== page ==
I seem to keep losing games as white in this opening. What systems is good for white and what are the developing ideas before the middlegame for white after 4. dxc5?

[FEN ""]
1. e4 c6 2. d4 d5 3. e5 c5 4. dxc5
  • 4
    It would be helpful to see some games, or at least the openings, to get a better idea why you are losing. It may not be the opening, or it may be that the positions you are getting do not suit your style, or you just lose tactically later. I would also like to see how black is playing it. – PhishMaster Mar 31 '20 at 11:40
  • 1
    After ...e6, trying to regain the pawn a3 Bxc5 b4 followed by Bb2+Nf3 seems very solid and sensible for White, as Black will probably try to break in the center with f6. After ...Nc6 Bb5 your goal is to make regaining the pawn as awkward as possible. If Black tries to bring out his bishop out before playing ...e6 by ...Bf5 I recommend playing Ne2 with the idea of harassing the bishop via Ne2-g3+f4-f5. If you want to dodge the theoretical struggles have a look at 4. Ne2 with the same ideas. – B.Swan Mar 31 '20 at 18:00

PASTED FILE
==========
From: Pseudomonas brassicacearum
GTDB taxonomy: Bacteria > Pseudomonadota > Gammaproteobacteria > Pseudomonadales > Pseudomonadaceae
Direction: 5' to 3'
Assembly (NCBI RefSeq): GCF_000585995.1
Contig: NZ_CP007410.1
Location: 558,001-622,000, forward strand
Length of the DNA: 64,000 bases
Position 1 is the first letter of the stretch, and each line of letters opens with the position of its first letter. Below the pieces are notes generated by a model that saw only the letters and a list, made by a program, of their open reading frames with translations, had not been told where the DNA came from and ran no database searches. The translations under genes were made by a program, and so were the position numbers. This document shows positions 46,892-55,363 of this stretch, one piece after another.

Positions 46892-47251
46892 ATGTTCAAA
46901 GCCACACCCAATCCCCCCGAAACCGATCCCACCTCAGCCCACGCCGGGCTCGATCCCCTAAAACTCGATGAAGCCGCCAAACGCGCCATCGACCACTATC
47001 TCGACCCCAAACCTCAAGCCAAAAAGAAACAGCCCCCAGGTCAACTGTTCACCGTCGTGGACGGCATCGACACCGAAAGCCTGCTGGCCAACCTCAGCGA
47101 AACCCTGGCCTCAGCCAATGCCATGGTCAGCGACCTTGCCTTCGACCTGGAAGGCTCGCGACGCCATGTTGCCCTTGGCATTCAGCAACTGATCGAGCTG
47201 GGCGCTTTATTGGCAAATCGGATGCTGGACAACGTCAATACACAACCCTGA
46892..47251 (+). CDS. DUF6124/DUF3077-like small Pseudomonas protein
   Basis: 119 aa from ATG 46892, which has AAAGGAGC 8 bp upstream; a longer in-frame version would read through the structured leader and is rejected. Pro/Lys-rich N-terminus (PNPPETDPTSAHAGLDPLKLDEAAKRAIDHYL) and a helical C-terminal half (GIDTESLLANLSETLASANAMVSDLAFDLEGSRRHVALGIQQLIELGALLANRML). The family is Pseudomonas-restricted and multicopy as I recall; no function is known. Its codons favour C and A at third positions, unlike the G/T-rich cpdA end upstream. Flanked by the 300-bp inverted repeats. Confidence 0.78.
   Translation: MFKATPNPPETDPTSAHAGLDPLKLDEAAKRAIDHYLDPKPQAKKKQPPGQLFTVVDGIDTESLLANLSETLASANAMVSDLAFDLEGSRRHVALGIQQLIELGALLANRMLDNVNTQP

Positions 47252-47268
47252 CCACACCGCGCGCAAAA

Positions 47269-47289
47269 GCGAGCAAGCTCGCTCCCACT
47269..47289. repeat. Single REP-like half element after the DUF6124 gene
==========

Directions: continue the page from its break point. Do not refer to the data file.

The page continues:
I play the Panov attack:

[fen ""]
1. e4 c6 2. d4 d5 3. exd5 cxd5 4. c4 Nf6 5. Nc3 e6 ( 5... Nc6 6. Bg5 e6 7. Nf3 Be7 8. c5 O-O 9. Bb5 Bd7 10. O-O ) 6. Nf3 Be7 7. cxd5 Nxd5 8. Bd3 Nc6 9. O-O O-O 10. Re1

I scored multiple victories with this line and it's easy to play. In the first variation, you have an isolated pawn and you're looking for a kingside attack by creating a battery with the Bishop and Queen on the b1-h7 diagonal, and you play a3 in order to prevent the Knight from harassing you light-square bishop and rook on open files. In the second variation (5...Nc6) you need to prevent Black from playing e5. So you need to control it more, or trade your light square bishop for the knight on c6 to control it more and try to create a passed pawn on the queenside by pushing b4 at the right time.

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